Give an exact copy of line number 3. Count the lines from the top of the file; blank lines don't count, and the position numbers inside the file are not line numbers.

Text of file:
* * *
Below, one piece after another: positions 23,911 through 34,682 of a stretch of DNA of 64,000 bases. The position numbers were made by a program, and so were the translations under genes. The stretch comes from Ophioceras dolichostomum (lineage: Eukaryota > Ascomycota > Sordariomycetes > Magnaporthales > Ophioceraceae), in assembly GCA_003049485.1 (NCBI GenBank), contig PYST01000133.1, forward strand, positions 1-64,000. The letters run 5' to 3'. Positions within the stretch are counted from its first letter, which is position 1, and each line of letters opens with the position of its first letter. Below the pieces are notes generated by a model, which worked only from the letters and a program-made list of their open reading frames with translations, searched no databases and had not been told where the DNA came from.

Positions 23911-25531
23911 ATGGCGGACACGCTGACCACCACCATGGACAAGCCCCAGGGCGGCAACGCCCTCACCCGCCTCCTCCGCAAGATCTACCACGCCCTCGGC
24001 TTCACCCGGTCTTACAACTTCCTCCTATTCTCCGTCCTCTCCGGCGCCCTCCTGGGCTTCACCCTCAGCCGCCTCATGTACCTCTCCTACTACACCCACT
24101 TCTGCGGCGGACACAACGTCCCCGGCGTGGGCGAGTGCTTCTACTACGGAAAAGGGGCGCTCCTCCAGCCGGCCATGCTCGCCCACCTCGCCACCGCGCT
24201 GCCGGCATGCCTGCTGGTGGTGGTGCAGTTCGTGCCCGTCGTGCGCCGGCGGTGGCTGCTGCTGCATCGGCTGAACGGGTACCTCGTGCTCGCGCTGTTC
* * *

23911 ATGGCGGACACGCTGACCACCACCATGGACAAGCCCCAGGGCGGCAACGCCCTCACCCGCCTCCTCCGCAAGATCTACCACGCCCTCGGC